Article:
1965 March 8

LBJ Affirms Rights of Criminal Suspects


In a Special Message to Congress on this day, President Lyndon Johnson defended the constitutional rights of criminal suspects. His statement came in the midst of a rising public debate over the subject, in which conservatives increasingly attacked Supreme Court decisions, such as Miranda v. Arizona (June 13, 1966) and Mapp v. Ohio (June 19, 1961) as being pro-criminal, anti-police, and claiming they contributed to an increase in crime.

Johnson is the only president who openly defended the constitutional rights of criminal suspects, which he did twice. The other occasion was on June 22, 1966, when he signed the Bail Reform Act into law. However, by his last term in office, LBJ himself turned more conservative on the crime issue.

LBJ: “It has been said, for example, that the fault lies with courts which “coddle criminals,” or, on the other hand, that police officers do not observe the rights of the individual. There is misunderstanding at times between law enforcement officers and some courts. We need to think less, however, about taking sides in such controversies and more about our common objective: law enforcement which is both fair and effective. We are not prepared in our democratic system to pay for improved law enforcement by unreasonable limitations on the individual protections which ennoble our system.”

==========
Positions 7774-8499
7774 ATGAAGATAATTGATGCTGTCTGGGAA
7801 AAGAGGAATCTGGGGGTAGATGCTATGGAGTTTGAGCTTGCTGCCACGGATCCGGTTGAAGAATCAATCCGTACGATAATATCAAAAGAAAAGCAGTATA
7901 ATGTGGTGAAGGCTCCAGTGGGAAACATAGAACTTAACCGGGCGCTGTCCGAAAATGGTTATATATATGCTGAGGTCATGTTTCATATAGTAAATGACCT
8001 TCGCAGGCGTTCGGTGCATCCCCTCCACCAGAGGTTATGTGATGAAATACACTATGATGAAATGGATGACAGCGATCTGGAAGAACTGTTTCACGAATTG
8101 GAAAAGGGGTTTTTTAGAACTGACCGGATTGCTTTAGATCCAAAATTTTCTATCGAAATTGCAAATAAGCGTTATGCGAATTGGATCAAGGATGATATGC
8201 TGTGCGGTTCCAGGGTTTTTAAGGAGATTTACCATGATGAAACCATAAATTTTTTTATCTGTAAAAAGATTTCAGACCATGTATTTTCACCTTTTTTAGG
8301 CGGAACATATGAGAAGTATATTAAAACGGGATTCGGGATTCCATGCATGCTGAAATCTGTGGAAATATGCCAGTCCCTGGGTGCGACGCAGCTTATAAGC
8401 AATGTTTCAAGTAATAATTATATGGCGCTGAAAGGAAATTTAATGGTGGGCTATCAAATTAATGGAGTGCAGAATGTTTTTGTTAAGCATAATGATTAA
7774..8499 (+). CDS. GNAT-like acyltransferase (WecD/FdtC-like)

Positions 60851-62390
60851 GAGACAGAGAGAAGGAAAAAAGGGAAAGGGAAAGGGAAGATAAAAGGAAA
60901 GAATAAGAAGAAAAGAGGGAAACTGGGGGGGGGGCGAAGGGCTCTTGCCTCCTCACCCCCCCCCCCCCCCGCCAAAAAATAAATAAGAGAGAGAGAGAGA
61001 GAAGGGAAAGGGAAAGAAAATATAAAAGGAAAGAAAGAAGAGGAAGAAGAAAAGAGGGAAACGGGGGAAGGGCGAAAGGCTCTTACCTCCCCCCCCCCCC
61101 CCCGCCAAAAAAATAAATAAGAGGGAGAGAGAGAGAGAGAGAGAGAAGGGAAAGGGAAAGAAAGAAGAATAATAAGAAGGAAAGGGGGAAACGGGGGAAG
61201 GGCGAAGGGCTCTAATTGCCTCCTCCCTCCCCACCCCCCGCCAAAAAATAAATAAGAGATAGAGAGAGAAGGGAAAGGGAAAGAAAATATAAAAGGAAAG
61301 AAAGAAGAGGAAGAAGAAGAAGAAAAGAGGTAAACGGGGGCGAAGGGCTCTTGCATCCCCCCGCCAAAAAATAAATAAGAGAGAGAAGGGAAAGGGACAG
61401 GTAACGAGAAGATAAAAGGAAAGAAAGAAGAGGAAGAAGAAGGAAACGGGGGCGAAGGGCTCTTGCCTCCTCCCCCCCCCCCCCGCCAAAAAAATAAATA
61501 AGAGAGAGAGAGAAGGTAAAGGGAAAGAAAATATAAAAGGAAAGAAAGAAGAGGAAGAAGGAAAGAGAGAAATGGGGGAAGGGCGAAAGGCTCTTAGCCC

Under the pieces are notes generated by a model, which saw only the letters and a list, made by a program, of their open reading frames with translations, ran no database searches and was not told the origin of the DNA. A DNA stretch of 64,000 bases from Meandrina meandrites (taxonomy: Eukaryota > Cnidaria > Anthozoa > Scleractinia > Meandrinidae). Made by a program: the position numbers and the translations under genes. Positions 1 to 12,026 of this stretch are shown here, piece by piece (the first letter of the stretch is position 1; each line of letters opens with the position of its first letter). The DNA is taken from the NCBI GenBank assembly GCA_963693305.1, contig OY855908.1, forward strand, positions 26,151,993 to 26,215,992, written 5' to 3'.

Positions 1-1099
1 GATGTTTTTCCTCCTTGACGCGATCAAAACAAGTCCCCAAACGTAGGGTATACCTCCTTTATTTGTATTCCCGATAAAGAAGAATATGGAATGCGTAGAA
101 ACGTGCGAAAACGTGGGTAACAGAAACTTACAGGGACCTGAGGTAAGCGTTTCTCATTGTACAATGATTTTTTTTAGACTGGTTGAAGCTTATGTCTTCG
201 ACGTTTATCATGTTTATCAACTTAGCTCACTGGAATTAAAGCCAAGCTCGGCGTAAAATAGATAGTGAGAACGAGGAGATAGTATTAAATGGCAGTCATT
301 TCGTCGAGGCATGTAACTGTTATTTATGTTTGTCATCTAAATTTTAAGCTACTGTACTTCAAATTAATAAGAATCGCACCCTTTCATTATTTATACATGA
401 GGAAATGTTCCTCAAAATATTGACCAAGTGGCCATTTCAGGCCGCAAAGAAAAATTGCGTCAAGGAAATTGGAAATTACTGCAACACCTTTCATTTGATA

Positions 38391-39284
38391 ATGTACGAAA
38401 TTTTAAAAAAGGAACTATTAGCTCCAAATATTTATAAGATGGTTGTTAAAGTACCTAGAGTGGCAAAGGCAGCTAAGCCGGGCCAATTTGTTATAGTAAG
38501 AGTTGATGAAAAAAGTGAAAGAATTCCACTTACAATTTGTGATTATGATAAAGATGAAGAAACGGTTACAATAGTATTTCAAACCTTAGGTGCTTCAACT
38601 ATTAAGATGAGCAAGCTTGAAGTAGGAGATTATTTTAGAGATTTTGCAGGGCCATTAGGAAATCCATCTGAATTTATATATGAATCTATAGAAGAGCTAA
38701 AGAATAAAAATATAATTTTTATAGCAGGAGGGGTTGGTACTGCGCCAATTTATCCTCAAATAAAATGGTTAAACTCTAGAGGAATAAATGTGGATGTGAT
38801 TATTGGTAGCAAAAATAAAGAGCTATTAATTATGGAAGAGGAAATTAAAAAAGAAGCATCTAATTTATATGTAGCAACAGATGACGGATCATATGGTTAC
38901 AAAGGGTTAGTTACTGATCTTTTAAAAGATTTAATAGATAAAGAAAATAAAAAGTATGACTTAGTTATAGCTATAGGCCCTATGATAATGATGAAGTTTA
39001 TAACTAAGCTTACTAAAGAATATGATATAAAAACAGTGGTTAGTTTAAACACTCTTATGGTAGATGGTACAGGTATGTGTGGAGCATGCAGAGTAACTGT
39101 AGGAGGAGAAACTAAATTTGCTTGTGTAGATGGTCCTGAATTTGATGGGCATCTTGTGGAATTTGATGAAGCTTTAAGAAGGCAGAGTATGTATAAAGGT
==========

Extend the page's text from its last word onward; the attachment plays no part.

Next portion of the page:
Read the Speech: http://www.presidency.ucsb.edu/ws/print.php?pid=26800

Learn more about LBJ and civil liberties: Samuel Walker, Presidents and Civil Liberties From Wilson to Obama (2012)

Learn more: Stephen Schulhofer, More Essential Than Ever: The Fourth Amendment in the Twenty-First Century (2012)

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